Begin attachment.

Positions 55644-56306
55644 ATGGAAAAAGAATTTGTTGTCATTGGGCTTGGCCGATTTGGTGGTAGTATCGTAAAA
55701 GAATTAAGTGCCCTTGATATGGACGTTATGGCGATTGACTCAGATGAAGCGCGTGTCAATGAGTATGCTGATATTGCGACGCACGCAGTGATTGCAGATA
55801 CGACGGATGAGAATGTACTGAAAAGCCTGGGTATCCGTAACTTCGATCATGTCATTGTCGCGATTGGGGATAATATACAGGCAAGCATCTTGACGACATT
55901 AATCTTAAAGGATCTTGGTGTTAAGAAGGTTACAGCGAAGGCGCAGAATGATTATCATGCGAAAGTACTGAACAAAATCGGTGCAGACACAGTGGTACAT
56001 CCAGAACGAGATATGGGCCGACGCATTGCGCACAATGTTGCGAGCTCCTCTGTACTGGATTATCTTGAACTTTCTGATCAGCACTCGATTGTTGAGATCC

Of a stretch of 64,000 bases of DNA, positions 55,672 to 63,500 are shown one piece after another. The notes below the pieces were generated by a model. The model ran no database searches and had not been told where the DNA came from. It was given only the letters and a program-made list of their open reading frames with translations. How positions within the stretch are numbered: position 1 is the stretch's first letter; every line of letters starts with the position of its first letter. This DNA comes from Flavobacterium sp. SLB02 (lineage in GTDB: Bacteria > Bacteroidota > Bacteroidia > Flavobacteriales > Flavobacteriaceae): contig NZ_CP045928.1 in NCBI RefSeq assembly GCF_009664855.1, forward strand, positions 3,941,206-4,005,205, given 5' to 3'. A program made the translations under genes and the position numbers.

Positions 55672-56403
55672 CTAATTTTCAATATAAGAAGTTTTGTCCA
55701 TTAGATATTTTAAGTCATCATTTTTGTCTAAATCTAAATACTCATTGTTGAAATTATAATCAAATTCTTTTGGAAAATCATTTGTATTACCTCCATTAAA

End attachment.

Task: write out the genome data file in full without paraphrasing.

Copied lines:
Positions 55644-56306
55644 ATGGAAAAAGAATTTGTTGTCATTGGGCTTGGCCGATTTGGTGGTAGTATCGTAAAA
55701 GAATTAAGTGCCCTTGATATGGACGTTATGGCGATTGACTCAGATGAAGCGCGTGTCAATGAGTATGCTGATATTGCGACGCACGCAGTGATTGCAGATA
55801 CGACGGATGAGAATGTACTGAAAAGCCTGGGTATCCGTAACTTCGATCATGTCATTGTCGCGATTGGGGATAATATACAGGCAAGCATCTTGACGACATT
55901 AATCTTAAAGGATCTTGGTGTTAAGAAGGTTACAGCGAAGGCGCAGAATGATTATCATGCGAAAGTACTGAACAAAATCGGTGCAGACACAGTGGTACAT
56001 CCAGAACGAGATATGGGCCGACGCATTGCGCACAATGTTGCGAGCTCCTCTGTACTGGATTATCTTGAACTTTCTGATCAGCACTCGATTGTTGAGATCC

Of a stretch of 64,000 bases of DNA, positions 55,672 to 63,500 are shown one piece after another. The notes below the pieces were generated by a model. The model ran no database searches and had not been told where the DNA came from. It was given only the letters and a program-made list of their open reading frames with translations. How positions within the stretch are numbered: position 1 is the stretch's first letter; every line of letters starts with the position of its first letter. This DNA comes from Flavobacterium sp. SLB02 (lineage in GTDB: Bacteria > Bacteroidota > Bacteroidia > Flavobacteriales > Flavobacteriaceae): contig NZ_CP045928.1 in NCBI RefSeq assembly GCF_009664855.1, forward strand, positions 3,941,206-4,005,205, given 5' to 3'. A program made the translations under genes and the position numbers.

Positions 55672-56403
55672 CTAATTTTCAATATAAGAAGTTTTGTCCA
55701 TTAGATATTTTAAGTCATCATTTTTGTCTAAATCTAAATACTCATTGTTGAAATTATAATCAAATTCTTTTGGAAAATCATTTGTATTACCTCCATTAAA